Aqra dan l-artiklu bil-Malti
On 7 July 2017, Minister Edward Scicluna wrote a letter to the chairman of the European Parliament’s Panama Papers committee (PANA), Werner Langer, after he questioned Jonathan Ferris’ sacking from Head of Unit at FIAU.
Scicluna insisted that Ferris’ sacking was “according to the law”.
Six long years later, the industrial tribunal ruled his sacking was unlawful, “discriminatory”, and “unjustified”. Ferris’ was awarded €20,000 in compensation.
The industrial tribunal has confirmed that everything Scicluna said about Ferris’ sacking was wrong – nothing was lawful about his sacking.
“The FIAU always worked in an appropriate manner,” Scicluna declared in 2017.
No, it didn’t.
“The FIAU Board took those decisions in an autonomous manner and without any external interference”.
Just three days before Ferris was sacked, Scicluna launched a scathing attack on the FIAU. He demanded the FIAU’s Board explain how reports about Konrad Mizzi, Keith Schembri, Pilatus Bank, Adrian Hillman and the LNG terminal were leaked.
He said those reports “were written to be leaked”.
Scicluna was incensed because those reports revealed serious compliance failures at Pilatus Bank, while disgraced former prime minister Joseph Muscat claimed nothing was wrong.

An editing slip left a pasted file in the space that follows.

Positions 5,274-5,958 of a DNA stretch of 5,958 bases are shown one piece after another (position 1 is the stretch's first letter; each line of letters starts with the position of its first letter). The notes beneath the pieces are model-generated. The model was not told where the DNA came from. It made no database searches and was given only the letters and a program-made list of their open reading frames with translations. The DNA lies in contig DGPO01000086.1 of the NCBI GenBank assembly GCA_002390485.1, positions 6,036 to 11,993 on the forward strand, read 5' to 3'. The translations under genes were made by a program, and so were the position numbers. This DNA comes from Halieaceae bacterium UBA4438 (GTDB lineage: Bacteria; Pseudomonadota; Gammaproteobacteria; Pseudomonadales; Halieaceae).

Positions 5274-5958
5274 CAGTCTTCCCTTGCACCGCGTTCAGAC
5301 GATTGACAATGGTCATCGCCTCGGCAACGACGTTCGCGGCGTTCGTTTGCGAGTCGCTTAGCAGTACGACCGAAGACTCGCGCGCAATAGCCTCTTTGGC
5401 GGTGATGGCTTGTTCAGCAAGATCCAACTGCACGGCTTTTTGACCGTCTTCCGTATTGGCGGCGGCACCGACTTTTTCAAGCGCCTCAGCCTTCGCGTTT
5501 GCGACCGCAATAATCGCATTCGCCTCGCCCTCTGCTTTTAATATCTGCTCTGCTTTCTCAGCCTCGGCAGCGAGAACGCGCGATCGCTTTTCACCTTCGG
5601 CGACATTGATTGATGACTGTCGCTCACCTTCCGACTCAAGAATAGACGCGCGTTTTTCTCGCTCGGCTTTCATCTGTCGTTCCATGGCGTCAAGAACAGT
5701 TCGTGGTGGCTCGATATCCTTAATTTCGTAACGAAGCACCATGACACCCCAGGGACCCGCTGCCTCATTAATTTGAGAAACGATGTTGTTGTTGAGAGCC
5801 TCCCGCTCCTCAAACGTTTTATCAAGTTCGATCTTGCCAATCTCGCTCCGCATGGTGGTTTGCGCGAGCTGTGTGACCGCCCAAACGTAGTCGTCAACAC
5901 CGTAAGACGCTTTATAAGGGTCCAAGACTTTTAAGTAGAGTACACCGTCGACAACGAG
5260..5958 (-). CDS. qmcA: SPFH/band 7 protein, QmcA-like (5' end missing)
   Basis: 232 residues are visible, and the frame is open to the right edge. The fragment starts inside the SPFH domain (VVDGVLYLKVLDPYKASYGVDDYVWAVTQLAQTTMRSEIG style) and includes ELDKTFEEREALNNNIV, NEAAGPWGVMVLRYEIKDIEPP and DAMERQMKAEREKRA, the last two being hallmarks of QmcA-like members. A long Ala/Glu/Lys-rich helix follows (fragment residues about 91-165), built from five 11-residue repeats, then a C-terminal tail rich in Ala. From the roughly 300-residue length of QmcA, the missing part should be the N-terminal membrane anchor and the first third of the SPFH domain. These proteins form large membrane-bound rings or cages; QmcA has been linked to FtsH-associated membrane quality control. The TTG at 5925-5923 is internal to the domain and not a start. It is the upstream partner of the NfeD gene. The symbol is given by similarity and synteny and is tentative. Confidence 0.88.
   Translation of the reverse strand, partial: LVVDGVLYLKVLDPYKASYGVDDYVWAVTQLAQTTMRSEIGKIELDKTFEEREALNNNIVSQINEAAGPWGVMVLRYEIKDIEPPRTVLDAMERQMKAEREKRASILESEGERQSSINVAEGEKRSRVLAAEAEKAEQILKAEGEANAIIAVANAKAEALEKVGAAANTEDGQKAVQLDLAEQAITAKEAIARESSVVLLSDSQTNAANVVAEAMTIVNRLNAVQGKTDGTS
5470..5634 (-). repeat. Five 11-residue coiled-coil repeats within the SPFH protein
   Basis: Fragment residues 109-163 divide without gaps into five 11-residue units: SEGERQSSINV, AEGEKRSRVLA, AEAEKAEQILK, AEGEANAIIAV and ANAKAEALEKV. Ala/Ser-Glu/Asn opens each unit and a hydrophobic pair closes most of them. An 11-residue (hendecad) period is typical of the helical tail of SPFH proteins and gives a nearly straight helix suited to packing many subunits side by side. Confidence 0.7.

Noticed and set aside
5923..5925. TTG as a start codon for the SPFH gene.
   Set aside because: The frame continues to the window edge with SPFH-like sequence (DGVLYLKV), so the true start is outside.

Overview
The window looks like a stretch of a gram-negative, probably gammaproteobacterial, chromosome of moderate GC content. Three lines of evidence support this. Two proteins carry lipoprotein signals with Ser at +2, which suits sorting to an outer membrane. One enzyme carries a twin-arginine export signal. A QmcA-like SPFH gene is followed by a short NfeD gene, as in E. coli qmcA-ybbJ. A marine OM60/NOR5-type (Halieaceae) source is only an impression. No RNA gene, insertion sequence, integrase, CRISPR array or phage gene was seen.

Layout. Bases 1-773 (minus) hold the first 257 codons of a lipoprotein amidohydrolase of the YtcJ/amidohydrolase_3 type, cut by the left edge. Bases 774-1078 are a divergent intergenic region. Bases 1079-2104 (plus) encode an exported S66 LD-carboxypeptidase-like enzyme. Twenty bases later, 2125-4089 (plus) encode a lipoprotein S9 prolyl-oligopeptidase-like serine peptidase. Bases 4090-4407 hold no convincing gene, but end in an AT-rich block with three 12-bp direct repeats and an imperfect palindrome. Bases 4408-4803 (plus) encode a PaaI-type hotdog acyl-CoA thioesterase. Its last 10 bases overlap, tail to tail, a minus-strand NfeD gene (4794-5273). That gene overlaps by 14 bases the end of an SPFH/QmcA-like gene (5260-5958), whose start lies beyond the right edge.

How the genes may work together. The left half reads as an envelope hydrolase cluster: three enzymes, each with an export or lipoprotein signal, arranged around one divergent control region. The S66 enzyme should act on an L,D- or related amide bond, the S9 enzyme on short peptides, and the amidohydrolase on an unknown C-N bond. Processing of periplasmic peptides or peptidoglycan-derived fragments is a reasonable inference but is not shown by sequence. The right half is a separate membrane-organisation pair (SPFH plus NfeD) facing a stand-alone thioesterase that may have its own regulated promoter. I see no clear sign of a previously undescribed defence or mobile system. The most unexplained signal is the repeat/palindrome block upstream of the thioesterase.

They revealed the company responsible for the LNG tanker paid money into 17-Black.
They concluded that Keith Schembri should face an investigation into kickbacks from passport sales and money laundering.
Those reports exposed Konrad Mizzi’s suspicious financial structures.
Scicluna – now Central Bank Governor – was incandescent, publicly calling for the FIAU’s blood. Nobody knows what happened behind the scenes in those three days – because Scicluna refused to answer questions.
Scicluna was repeatedly asked whether he was involved in Ferris’ sacking. But Scicluna remained silent.
In reply to parliamentary questions 2702 and 2703 about the sacking, Scicluna had said he had nothing to add.
In answer to PQ 347 of 29 November 2017, Scicluna had said there was “no interference” but declined to comment about whether he was privy to information or involved in communication about Ferris.
When pressed by The Shift, his ministry replied, “The minister has nothing more to add”.
The FIAU also refused to reply to questions.
But the FIAU had plenty to hide. Ferris was made Head of Unit at FIAU on 1 November 2016. He proceeded to conduct detailed investigations on politically exposed persons (PEPs). He signed off on a detailed report on the money paid by the company behind the LNG tanker to the Dubai company owned by Yorgen Fenech – 17 Black.
The FIAU board failed to finalise it.
Two reports, completed in June and November 2016, about Keith Schembri, were passed on to the police. Another report on Konrad Mizzi was concluded, but the FIAU Board never convened to decide whether to forward it to the police.
By May 2017, although still Head of Unit, Ferris was excluded from all FIAU discussions about PEPs.
The FIAU waited until Labour won the 2017 elections held on 3 June. Just days later, Ferris was sacked, with Charles Cronin, another senior FIAU official with extensive experience in the financial services sector in London, Jersey and Frankfurt.